Key Difference – Bronchospasms vs Laryngospasms
A muscle spasm is a contraction or a tightening of a muscle. When such contractions happen in the smooth muscles of the larynx, they are called laryngospasms. Similarly, the contractions of the smooth muscles in the bronchial walls are called the bronchospasms. So, there is only a slight difference between bronchospasms and laryngospasms. The key difference between bronchospasms and laryngospasms is that laryngospasms happen in the larynx while bronchospasms happen in the bronchi.
1. Overview and Key Difference
2. What are Bronchospasms
3. What are Laryngospasms
4. Similarities Between Bronchospasms and Laryngospasms
5. Side by Side Comparison – Bronchospasms vs Laryngospasms in Tabular Form
What are Bronchospasms?
As previously described, the contractions of the smooth muscles in the bronchial wall are called the bronchospasms.
- Infections affecting the bronchi
- General anesthesia
- Presence of a foreign body in the airway
- As an adverse effect of certain drugs
- Chest pain (this should be differentiated from a chest pain arising secondary to any cardiac problem)
- Bronchospasms are also sometimes associated with wheezing.
The past medical history of the patient plays a vital role in arriving at a diagnosis. It is extremely important to know if the patient is an asthmatic and if he/she is allergic to certain substances. This helps to prevent carrying out any unwanted and expensive investigations.
Other investigations that are usually done when necessary are,
- Chest X – Ray
- Pulse oximetry
- Lung diffusion capacity
Bronchodilators are frequently used in the management of bronchospasms. Short term bronchodilators such as salbutamol are given for the immediate relief owing to the quick onset of their action. But since their effect wanes off within a short time, long term bronchodilators are also required.
Since bronchospasms are almost always associated with the inflammation of the bronchial wall, anti-inflammatory steroids are usually administered.
In order to prevent the recurrence of bronchospasms, it is necessary to identify any allergens that the patient is allergic to. The patient should be advised on how to avoid the exposure to such allergens.
What are Laryngospasms?
Laryngospasms are the contractions of the laryngeal smooth muscles.
- Allergens and irritants
In laryngospasms, the sudden contraction of the laryngeal smooth muscles blocks the airway completely. This condition usually coexists with GERD (Gastro Esophageal Reflux Disease) where the reflux of the gastric secretions irritate the laryngeal muscles resulting in the spasms.
- Sleep disturbances because of the feeling of suffocation
- Chest pain
- Ambulatory esophageal pH monitoring
It is very important to identify the underlying pathology. If the patient has GERD, proton pump inhibitors such as omeprazole can be prescribed. Surgical intervention may be required depending on the compliance of the patient to these drugs. In pediatric cases, it is necessary to identify any congenital malformations that cause the laryngospasms. As in bronchospasms, the exposure to irritants and allergens should be avoided.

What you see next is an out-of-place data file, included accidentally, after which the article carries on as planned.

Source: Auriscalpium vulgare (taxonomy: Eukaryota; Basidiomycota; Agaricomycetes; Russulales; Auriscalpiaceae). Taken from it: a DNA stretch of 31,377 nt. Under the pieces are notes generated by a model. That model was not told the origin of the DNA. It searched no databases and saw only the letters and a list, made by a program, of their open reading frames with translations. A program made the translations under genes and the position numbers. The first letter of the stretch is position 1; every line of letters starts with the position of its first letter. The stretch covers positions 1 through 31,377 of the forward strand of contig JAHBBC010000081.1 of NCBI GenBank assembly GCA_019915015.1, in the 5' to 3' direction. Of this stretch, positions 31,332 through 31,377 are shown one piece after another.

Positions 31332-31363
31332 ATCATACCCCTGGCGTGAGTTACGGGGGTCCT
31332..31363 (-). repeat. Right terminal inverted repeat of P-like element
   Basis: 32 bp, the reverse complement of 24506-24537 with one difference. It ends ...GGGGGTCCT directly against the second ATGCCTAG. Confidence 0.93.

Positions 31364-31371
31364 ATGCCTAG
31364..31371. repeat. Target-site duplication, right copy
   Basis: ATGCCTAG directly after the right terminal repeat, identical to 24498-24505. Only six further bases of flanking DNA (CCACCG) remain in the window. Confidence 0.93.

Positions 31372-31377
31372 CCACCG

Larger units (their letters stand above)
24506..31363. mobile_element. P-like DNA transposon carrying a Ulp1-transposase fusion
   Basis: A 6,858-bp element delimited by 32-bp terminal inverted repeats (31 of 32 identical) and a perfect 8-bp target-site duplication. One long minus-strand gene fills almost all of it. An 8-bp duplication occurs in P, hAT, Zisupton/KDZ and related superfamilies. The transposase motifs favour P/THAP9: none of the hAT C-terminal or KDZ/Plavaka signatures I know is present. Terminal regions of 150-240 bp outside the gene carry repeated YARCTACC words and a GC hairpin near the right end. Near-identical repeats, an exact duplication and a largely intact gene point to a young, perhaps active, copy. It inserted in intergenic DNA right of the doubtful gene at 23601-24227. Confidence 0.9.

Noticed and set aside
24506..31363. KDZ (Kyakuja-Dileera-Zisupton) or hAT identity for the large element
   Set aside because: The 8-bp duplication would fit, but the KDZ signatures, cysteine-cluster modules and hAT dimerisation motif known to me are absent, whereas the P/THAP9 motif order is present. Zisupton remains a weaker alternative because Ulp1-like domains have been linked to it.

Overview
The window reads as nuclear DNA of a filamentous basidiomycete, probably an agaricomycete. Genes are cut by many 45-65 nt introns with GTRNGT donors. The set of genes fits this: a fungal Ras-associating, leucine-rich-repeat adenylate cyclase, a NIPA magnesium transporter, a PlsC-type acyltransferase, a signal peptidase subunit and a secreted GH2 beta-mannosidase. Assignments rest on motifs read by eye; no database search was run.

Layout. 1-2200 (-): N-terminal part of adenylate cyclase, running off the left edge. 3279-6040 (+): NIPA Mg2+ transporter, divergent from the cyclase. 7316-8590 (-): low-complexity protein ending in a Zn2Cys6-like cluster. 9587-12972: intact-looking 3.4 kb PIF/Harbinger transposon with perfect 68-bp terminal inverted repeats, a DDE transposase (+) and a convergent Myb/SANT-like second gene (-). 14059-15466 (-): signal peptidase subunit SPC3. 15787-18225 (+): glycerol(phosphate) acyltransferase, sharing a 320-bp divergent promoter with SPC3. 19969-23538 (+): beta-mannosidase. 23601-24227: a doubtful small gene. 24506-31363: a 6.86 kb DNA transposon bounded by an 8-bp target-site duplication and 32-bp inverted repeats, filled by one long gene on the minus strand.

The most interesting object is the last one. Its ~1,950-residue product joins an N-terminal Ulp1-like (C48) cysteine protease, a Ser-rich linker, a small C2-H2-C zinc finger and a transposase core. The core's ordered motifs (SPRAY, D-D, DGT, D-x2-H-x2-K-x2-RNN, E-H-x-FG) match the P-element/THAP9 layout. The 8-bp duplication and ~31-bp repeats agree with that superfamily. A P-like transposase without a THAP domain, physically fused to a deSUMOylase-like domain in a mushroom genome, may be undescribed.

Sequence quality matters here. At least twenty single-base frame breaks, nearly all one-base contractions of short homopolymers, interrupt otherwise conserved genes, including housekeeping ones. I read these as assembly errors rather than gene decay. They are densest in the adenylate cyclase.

What are the Similarities Between Bronchospasm and Laryngospasms?
- It is the smooth muscles that contract on both occasions
- Allergens and irritants can give rise to both laryngospasms and bronchospasms
What is the Difference Between Bronchospasm and Laryngospasms?
Bronchospasm vs Laryngospasms
|Bronchospasms are contractions that happen in the bronchi.||Laryngospasms are contractions that happen in the larynx.|
|There is no association with GERD.||GERD is the commonest cause of laryngospasms.|
Summary – Bronchospasms vs Laryngospasms
As we have discussed here, both bronchospasms and laryngospasms are due to the abnormal contraction of the smooth muscles. The main difference between bronchospasms and laryngospasms is their location; bronchospasm is the contractions in the bronchi whereas laryngospasm is the contractions in the larynx. Since the severity of the condition depends on the underlying cause, it is necessary to exclude the possibility of any serious pathology by doing the relevant investigations.
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1. Kumar, Vinay, Stanley Leonard Robbins, Ramzi S. Cotran, Abul K. Abbas, and Nelson Fausto. Robbins and Cotran pathologic basis of disease. 9th ed. Philadelphia, Pa: Elsevier Saunders, 2010. Print.
1. “Bronchodilators” By BruceBlaus – Own work (CC BY-SA 4.0) via Commons Wikimedia
2. “GERD” By BruceBlaus – Own work (CC BY-SA 4.0) via Commons Wikimedia
Jim Stewart says
Excellent article. I was hoping you wouldn’t mind if I asked you a question. Whatever my condition is, it always begins with a small particle of food going into my airway, usually caused by talking while eating and breathing in. It’s not enough to block the air way but it causes a tickle in the back of my throat that brings about chronic coughing. Once the coughing starts, I can’t stop and it makes it hard to breathe or catch my breath. After 30 seconds of coughing and losing air, I get these terrible prickly sharp pains in my back that are excruciating. It’s very scary and I always think I’m about to pass out or die but usually about that time the coughing stops and I can breathe again. Does that sound like Laryngospasm? And what causes the terrible pain in the back and sometimes chest? Is that oxygen deprivation? Thank you so much.